How Valuable is Your IP
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Intellectual property ("IP") rights are a valuable
commercially assets. However, it is sometimes not taken seriously because of its
The resale or book value to any IP right which is still in
enforce will have resale value and can in some cases be used as security against
However, IP rights can diminish. Listed below are some
reasons as to why this may happen:
(1) Design, trade mark and patent
registrations may lapse irretrievably if renewal fees are not paid on time.
(2) A copyright, unregistered trade mark or
design right will become of no value if a third party successfully claims that
use of the right involves an infringement of the third party's own IP right.
(3) If the owner fails to bring proceedings
against others who infringes its rights (i.e. the copying of music and films).
(4) The subsistence of IP rights
can also be challenged; for example, in a copyright infringement claim, the
defendant may allege that no copyright subsists in a literary work because it is
substantially a copy of a pre-existing literary work.
A key factors in determining the value of a company's IP is
how separable it is from the business as a whole. IP that produces a steady flow
of income is much more easily valued and separated from the owner's business as
a whole than an IP right which is obviously valuable, but less separable or
transferable (such as copyright in a company's website pages).
Security with Patents
Under s30 of the Patents Act 1977, parties are able to take an equitable charge
over a patent and over any licence or sub-licence of a patent. The requirements
are that the charge must be in writing and signed by both parties, otherwise it
is void. It also needs to be registered at the UK Patent Office within six
months of the charged being agreed.
Note: If a charge remains unregistered
it will be void against a liquidator or administrator of the company which owns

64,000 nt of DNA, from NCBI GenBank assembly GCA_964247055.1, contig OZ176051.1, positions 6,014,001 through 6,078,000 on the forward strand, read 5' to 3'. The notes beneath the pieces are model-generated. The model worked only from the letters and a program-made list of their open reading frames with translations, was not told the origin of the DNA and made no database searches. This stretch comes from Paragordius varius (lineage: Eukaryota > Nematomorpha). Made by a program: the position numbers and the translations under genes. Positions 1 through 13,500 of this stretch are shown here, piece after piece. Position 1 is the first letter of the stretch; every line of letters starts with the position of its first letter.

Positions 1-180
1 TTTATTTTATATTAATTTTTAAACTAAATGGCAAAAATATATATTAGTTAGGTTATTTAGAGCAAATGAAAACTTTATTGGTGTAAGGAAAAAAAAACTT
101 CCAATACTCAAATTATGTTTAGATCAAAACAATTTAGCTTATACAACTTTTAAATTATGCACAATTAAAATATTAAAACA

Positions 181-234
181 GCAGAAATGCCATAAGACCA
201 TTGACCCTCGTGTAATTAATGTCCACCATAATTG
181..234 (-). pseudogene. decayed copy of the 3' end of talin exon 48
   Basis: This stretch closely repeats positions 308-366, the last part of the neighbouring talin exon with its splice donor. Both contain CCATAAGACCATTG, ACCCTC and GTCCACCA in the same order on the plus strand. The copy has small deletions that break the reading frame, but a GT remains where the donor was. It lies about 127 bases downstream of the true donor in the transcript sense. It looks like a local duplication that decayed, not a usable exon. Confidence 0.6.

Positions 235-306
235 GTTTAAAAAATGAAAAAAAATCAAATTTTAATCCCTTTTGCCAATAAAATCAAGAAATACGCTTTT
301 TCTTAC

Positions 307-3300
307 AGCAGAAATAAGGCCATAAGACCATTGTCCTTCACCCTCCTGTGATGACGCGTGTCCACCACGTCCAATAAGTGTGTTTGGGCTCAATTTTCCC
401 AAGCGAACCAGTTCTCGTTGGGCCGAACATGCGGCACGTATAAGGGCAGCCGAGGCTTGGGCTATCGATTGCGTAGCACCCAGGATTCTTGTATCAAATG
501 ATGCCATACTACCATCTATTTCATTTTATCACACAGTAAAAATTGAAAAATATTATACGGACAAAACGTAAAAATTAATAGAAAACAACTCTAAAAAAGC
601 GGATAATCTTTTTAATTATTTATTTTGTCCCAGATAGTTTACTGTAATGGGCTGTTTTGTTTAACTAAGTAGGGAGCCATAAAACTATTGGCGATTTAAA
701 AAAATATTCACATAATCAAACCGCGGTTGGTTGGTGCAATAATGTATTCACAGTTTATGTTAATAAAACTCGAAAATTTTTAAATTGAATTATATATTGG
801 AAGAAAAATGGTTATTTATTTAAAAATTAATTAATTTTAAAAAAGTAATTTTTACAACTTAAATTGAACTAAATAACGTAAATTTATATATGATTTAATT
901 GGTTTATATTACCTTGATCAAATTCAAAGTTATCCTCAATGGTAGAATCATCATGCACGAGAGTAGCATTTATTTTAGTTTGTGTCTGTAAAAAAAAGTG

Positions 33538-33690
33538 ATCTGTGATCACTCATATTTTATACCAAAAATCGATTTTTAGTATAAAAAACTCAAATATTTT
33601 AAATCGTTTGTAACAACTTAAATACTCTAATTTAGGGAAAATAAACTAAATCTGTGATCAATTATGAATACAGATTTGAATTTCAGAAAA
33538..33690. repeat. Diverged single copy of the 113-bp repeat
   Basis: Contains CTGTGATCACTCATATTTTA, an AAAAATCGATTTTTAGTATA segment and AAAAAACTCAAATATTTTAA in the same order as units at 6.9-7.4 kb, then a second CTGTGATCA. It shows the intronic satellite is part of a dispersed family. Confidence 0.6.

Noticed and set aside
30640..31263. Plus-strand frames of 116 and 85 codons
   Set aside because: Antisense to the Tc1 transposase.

Security with registered trade marks
Registered trade marks can be assigned to for example to banks by
way of security. A requirement is that the company will need to use the
registered trade mark in the course of its business. Once the mark trade has
been assigned to the lender it must be accompanied by a licence allowing the
original company to use the trade mark going forward.
Note: It is vital that the licence is
exclusive, as additional licences could dilute the value of the registered trade
mark if they are allowed to use it in the course of trade also.
Riyaz Jariwalla is a
solicitor who specialises in intellectual property law and commercial
About the Author
Lawdit Solicitors offer services and
advice for litigation, commercial contracts, Intellectual Property and IT legal
agreements. We are experts in commercial law with a heavy emphasis on
Intellectual Property, Internet and e-commerce law. Lawdit is a member of the
International Trademark Association, the Solicitors' Association of Higher Court
Advocates and we are the appointed Solicitors to the largest webdesign
association in the world, the United Kingdom Website Designers Association.
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Article Published/Sorted/Amended on Scopulus 2008-07-27 14:41:27 in Legal Articles